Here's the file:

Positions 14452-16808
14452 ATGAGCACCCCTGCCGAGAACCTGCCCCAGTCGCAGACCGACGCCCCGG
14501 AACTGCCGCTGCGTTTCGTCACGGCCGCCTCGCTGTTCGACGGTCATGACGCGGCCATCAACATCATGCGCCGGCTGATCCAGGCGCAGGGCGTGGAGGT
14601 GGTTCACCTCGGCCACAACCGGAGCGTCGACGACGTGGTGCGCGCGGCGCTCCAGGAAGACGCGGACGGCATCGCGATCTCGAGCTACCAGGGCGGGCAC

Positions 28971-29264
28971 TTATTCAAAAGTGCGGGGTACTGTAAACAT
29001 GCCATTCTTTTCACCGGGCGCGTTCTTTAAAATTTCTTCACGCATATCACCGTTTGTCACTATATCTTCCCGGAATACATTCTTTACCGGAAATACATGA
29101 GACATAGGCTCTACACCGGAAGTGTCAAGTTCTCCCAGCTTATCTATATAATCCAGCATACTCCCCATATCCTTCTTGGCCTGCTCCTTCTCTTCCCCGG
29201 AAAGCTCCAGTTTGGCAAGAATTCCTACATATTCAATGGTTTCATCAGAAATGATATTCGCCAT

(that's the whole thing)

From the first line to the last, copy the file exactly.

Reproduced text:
Positions 14452-16808
14452 ATGAGCACCCCTGCCGAGAACCTGCCCCAGTCGCAGACCGACGCCCCGG
14501 AACTGCCGCTGCGTTTCGTCACGGCCGCCTCGCTGTTCGACGGTCATGACGCGGCCATCAACATCATGCGCCGGCTGATCCAGGCGCAGGGCGTGGAGGT
14601 GGTTCACCTCGGCCACAACCGGAGCGTCGACGACGTGGTGCGCGCGGCGCTCCAGGAAGACGCGGACGGCATCGCGATCTCGAGCTACCAGGGCGGGCAC

Positions 28971-29264
28971 TTATTCAAAAGTGCGGGGTACTGTAAACAT
29001 GCCATTCTTTTCACCGGGCGCGTTCTTTAAAATTTCTTCACGCATATCACCGTTTGTCACTATATCTTCCCGGAATACATTCTTTACCGGAAATACATGA
29101 GACATAGGCTCTACACCGGAAGTGTCAAGTTCTCCCAGCTTATCTATATAATCCAGCATACTCCCCATATCCTTCTTGGCCTGCTCCTTCTCTTCCCCGG
29201 AAAGCTCCAGTTTGGCAAGAATTCCTACATATTCAATGGTTTCATCAGAAATGATATTCGCCAT